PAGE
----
Herbs are very beneficial for your dog’s overall health and skin.
A holistic approach rarely causes side effects. My German Shepherd, Tank, was diagnosed with chronic arthritis in his spine. He is a tough dog, but I could tell the pain was getting to him. The vet prescribed Tramadol once a day, more if needed.
The first time I gave it to him, you could tell he had been given a drug. He went into a very sedated state, was extremely thirsty and panted a lot. After the first dose, he would not eat his food, even if I had crushed up one of the pills in it. I began to search for alternatives.
Humans have used herbal remedies for centuries for everything from arthritis pain, to respiratory ailments, to fungal infections, just to name a few. Why wouldn’t they benefit our pets health as well? My opinion is they can and they do, benefit the pet’s overall health and well being. Natural herbs boost a dog’s immune systems, they can improve a dog’s hair and skin, circulatory system and brain function.
Herbs that I have used and have benefited my dog:
Chamomile: Soothing, non irritating. Compounds in Chamomile have shown to enhance skin healing and prevent infection. Soaking you dog in a bath of Chamomile flowers or essential oil helps sooth dry flaky skin.
Devil’s Claw: Anti-inflammatory. Devil’s Claw has been used to treat fibromyalgia and back pain. I give my dog a pinch or two of Devil’s Claw dried herb in his food, because of the chronic arthritis. I can tell the difference in his overall agility.
Rosemary: Antiseptic – I have used fresh Rosemary sprigs, solar infused with organic olive oil.
Combing it through is hair and also massaging in itchy scale patches. It really improved Tank’s skin infection. He is much happier and less itchy! If you dog’s condition is chronic, you will want to do this every other day or so. Keep removing the flakes with a fine tooth comb. It really does helps their skin and feels great.
Tea Tree Oil: A natural curative essential oil, tea tree oil is highly effective in treating extreme cases of fungal/yeast infections. Note: ALWAYS DILUTE TEA TREE OIL BEFORE APPLYING TO YOUR DOG! A one part oil to three parts carrier oil such as grape seed oil, olive oil or sunflower oil.
Wormwood: (Artemisia Absinthum) – A natural pet and livestock de-wormer, used for centuries. Wormwood is very powerful to rid your pet of ring worms and round worms. However, Wormwood can be toxic. It contains volatile oils, bitters principals and tannins. ONLY USE IN SMALL DOSES. Prepare Wormwood, just has you would tea. Steep leaves. Add 1-2 teaspoons of the tea to your pets water or food. You can also use the dried herb finely chopped and added sparingly in pets food or treat. Only use Wormwood for 2-3 days. The parasites will be expelled during bowel movement. Do not use more than recommended time, as it can cause liver and kidney damage. DO NOT USE WITH PREGNANT OR LACTATING ANIMALS.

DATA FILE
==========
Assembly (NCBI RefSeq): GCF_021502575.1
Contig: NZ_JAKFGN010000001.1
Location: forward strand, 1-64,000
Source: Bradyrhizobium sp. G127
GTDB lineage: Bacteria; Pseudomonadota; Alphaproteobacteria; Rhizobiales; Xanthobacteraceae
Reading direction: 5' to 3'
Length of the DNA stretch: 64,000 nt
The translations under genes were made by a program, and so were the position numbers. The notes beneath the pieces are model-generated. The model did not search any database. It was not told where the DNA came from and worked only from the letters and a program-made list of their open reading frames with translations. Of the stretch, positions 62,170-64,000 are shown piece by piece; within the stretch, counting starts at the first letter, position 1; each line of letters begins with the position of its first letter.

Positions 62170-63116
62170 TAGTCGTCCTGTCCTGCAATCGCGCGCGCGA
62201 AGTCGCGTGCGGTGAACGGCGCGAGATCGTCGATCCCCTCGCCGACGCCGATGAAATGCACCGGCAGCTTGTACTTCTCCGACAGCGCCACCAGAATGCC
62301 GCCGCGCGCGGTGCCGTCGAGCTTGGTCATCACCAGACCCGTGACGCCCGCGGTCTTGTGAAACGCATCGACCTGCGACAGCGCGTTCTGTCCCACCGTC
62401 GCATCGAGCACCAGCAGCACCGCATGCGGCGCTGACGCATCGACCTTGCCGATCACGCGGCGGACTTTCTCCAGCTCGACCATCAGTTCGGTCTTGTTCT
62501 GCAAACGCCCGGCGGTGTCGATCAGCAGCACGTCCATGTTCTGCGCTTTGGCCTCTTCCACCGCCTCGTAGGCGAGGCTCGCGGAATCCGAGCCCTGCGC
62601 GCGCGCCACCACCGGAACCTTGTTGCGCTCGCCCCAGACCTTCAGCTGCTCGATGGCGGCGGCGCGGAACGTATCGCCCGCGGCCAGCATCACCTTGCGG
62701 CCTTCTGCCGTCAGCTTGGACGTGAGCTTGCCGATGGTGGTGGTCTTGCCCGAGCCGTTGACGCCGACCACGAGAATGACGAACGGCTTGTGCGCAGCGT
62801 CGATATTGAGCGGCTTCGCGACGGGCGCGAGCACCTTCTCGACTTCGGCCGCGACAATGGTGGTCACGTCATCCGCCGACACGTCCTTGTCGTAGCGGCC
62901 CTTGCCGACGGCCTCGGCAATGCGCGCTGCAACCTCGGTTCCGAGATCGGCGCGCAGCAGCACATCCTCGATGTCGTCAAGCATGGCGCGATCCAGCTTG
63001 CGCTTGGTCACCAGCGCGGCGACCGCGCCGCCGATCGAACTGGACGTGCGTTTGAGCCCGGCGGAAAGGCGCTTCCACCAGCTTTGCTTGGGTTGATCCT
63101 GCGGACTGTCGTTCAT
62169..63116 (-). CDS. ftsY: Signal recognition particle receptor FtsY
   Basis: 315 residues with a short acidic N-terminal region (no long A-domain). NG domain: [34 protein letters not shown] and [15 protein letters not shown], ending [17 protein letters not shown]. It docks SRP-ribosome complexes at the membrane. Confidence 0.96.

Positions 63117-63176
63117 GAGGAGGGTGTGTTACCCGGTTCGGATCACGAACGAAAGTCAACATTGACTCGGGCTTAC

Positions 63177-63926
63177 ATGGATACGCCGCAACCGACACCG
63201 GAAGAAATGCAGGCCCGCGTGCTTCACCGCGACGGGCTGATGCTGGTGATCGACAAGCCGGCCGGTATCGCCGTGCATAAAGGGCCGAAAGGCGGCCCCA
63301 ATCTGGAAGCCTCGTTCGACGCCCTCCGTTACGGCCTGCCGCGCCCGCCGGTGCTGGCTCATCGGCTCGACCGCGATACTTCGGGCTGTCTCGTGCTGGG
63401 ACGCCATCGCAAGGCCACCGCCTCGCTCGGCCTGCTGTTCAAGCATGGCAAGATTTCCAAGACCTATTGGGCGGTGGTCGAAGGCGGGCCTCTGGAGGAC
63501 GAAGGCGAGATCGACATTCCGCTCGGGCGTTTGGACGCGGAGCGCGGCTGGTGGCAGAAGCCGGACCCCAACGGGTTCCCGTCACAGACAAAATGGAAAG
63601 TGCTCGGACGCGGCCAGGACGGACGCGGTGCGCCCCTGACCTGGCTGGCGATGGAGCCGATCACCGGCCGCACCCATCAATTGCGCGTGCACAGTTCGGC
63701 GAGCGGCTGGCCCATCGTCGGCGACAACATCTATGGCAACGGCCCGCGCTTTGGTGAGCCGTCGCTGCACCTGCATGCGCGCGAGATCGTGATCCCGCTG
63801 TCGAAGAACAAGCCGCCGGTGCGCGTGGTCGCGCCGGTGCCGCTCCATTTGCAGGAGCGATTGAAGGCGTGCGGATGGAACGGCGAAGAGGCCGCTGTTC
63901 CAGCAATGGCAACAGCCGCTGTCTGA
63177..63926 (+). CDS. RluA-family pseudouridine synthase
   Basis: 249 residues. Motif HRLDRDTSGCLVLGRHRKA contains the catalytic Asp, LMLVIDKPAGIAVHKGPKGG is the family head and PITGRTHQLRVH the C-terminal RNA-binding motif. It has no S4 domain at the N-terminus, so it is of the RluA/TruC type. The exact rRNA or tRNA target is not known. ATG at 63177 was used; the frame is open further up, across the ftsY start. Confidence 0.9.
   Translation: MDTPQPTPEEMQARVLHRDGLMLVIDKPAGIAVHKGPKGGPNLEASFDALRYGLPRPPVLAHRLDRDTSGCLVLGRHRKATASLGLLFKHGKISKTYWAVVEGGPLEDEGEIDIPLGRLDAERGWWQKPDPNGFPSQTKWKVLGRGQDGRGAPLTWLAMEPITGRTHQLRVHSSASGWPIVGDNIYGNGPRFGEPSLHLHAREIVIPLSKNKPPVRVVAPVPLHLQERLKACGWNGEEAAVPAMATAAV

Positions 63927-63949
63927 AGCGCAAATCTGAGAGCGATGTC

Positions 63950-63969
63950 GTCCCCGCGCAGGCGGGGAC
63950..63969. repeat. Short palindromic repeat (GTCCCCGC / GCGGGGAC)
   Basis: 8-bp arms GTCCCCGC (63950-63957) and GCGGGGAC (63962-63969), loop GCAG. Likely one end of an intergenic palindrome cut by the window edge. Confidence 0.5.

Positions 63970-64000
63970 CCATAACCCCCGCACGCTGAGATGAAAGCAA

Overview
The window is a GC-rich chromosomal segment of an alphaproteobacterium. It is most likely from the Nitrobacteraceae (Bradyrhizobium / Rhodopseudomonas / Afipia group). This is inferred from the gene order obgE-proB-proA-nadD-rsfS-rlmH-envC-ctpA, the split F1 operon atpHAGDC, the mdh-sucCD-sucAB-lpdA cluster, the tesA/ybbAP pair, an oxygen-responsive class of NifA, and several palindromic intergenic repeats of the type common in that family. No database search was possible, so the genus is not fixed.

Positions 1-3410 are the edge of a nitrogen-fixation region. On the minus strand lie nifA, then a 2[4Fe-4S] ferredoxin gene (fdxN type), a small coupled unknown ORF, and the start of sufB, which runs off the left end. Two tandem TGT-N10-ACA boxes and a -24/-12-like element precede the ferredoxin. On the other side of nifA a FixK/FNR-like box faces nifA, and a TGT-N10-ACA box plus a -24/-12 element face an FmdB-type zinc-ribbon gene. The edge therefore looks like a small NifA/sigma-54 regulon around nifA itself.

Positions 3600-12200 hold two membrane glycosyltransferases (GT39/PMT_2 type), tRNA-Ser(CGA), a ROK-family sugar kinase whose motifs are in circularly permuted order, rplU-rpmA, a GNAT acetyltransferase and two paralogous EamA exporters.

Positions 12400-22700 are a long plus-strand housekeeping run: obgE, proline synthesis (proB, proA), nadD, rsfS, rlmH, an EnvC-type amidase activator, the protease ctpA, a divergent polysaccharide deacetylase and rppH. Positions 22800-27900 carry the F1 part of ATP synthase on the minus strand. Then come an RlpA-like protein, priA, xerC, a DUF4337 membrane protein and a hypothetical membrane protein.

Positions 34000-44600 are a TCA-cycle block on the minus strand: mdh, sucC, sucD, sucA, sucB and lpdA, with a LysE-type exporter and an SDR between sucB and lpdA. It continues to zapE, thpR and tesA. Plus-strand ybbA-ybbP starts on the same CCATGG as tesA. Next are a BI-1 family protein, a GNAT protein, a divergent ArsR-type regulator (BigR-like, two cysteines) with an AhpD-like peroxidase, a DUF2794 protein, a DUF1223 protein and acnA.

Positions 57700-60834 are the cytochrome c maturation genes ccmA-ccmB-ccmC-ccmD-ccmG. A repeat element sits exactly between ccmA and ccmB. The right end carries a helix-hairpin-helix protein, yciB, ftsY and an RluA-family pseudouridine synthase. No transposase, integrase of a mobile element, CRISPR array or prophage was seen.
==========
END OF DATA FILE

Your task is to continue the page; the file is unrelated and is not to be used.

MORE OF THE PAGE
Note: Wormwood is very easily grown in a container and a very cost effective remedy, however, I must stress caution when using the internally. Wormwood is also excellent for getting rid of flies and moths. Egyptians would hand bunches of cut, fresh wormwood around door frames, to deter pests from entering. I have used Wormwood in this way and it does seem to work.
A very interesting article I ran across regarding Wormwood and cancer in dogs can be found here. Check out the article and let me know your thoughts.
I am sure more research is need, but this would provide a very environmentally friendly and very cost effective treatment.
Note: Some of these herbs are used in conjunction with other herbs. You should always consult with a trusted veterinarian for proper dosage, when in doubt. Always use herbs in moderation and do your research.
Remember, statements issued on Herbs for Living Life are my own experiences and opinions. The above herbs are ones I have tried myself and also given to my dog. I can only attest to his improvements and benefits.
As with people, all dogs are different. Consult with a holistic veterinarian if in doubt or have questions regarding your dogs health and whether herbs could be beneficial in their health regimen.